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Old 01-28-2015, 01:49 AM
 
Location: Portland, Oregon
46,053 posts, read 29,744,161 times
Reputation: 7831

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Quote:
Originally Posted by Wilson513 View Post
I know that I am not likely to convert any New Yorkers to the midwestern way of life. It was not my intention. But, my NYC friends suffer from a blindspot when it comes to NYC. Uniformly, they expect that everyone would want to live in the great City if only one had the chance. And, they fail to see the high cost they pay for saying they live in the greatest city in the . . . well . . . middle of the east coast.


If you don't get it, you won't get it. I'm happy for the civic pride. But, I have an 8 minute commute to work, a private garage across from my office, and I can walk to 62 restaurants from my residence's front door in a place where one can live in a 100 year old 5 bedroom house with an in ground pool for under a half mil. And, I can be in NYC for a museum visit or a performance for about the cost of one week's NYC city income tax on my salary. I'm glad NYC is there. Nice place to visit.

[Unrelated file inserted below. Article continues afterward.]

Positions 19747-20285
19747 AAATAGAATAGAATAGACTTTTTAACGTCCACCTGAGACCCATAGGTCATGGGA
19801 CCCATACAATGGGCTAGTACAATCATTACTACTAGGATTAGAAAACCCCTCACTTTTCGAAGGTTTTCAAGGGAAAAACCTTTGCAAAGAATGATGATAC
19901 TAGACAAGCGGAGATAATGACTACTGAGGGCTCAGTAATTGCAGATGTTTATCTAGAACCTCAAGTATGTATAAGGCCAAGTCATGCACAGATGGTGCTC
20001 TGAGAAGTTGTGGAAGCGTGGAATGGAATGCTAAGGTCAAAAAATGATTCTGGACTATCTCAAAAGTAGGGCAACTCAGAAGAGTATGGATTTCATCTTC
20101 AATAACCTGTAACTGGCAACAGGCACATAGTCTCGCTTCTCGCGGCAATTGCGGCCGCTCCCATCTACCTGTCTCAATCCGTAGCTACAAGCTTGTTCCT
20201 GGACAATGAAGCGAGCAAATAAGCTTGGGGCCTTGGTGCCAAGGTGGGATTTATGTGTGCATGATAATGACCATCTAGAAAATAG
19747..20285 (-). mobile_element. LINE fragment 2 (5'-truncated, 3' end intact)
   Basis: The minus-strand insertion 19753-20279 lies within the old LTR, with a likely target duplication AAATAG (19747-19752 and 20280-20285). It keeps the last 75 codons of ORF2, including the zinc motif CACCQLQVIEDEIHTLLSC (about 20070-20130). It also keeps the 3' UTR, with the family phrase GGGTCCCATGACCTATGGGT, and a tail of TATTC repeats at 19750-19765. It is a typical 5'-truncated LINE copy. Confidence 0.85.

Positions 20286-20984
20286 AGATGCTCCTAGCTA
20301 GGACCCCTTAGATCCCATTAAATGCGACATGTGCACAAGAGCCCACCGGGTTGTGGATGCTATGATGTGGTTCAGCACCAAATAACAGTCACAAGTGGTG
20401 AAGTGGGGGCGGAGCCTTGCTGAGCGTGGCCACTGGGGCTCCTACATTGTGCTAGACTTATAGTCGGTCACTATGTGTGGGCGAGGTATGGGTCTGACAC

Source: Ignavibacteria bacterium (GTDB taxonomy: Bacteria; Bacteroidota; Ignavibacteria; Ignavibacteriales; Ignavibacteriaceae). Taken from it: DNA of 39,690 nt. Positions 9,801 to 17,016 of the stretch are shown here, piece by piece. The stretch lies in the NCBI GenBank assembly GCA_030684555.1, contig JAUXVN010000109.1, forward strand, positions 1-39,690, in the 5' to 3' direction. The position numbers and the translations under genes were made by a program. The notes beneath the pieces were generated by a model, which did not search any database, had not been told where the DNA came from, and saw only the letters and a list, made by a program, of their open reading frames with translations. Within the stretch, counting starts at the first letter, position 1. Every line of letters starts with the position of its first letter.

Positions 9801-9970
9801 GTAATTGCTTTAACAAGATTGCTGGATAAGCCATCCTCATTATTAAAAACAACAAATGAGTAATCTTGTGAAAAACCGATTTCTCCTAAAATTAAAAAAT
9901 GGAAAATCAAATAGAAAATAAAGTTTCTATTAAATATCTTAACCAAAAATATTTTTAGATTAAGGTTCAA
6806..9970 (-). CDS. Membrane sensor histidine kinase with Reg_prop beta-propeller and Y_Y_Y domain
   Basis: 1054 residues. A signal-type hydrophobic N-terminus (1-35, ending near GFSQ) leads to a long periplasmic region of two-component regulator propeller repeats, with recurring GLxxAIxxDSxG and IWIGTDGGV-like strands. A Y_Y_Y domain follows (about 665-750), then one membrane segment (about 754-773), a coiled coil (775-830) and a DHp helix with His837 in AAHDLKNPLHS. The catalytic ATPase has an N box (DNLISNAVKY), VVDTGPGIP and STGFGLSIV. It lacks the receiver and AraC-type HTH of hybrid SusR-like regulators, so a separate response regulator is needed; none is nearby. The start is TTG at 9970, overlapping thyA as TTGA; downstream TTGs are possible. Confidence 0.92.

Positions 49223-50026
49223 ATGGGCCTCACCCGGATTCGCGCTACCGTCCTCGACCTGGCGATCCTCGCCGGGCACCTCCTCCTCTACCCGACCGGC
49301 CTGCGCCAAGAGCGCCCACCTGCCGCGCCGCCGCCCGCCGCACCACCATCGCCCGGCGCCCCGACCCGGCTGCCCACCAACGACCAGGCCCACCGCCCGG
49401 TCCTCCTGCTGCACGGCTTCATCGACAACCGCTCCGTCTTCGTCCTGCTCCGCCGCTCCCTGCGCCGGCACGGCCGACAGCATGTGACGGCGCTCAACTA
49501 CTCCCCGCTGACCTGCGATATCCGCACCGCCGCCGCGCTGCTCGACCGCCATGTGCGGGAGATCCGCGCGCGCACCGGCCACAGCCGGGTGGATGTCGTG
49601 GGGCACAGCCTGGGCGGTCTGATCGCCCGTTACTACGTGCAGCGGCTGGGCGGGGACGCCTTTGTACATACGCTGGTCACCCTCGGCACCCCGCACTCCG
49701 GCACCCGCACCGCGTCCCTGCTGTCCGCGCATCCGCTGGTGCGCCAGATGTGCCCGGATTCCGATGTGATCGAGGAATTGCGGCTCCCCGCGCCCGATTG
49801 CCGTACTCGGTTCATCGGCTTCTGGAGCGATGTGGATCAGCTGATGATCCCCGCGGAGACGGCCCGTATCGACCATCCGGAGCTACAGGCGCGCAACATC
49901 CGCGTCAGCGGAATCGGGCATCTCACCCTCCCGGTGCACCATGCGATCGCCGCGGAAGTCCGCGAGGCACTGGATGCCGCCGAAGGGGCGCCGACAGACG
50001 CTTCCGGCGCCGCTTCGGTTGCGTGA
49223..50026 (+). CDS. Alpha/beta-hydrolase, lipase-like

I noticed that too during the couple years of living in that metro. I spent all my time commuting and working and never feeling like I got to take in an enjoy living there. Since moving back home I have found my wife and I have more time to enjoy ourselves and spend more time with friends and family than working and commuting.

I think there is that level of density that is perfect for a city, but for most, NYC is too dense and isn't worth living in. I have a 15-20 minute car ride, or 30 minute bike ride, or a 40 minute bus ride into work. Tons of food options to walk to around work and around my home and I get to live in one of the greatest parts of the country. Plus it was in the low 50s and overcast today with no snow in sight unless you count the snow on top of the mountain.
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Old 01-28-2015, 06:47 AM
 
Location: Youngstown, Oh.
4,905 posts, read 7,707,416 times
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I haven't watched the video yet. Maybe I'll have something else to say when I get the chance to watch it, but I hope the following isn't too off-base.

IMO, if most of our older cities (the cities that did most of their growing before 1950) had not taken the Robert Moses approach to freeway building; crashing freeways through the heart of cities, they would have done a better job of retaining their density and vibrancy. They would have remained more like NYC, and wouldn't have lost the infrastructure amenities that NYC has retained. (I have public transit in mind, but it's not necessarily limited to that.) NYC wouldn't be such an outlier among US cities.
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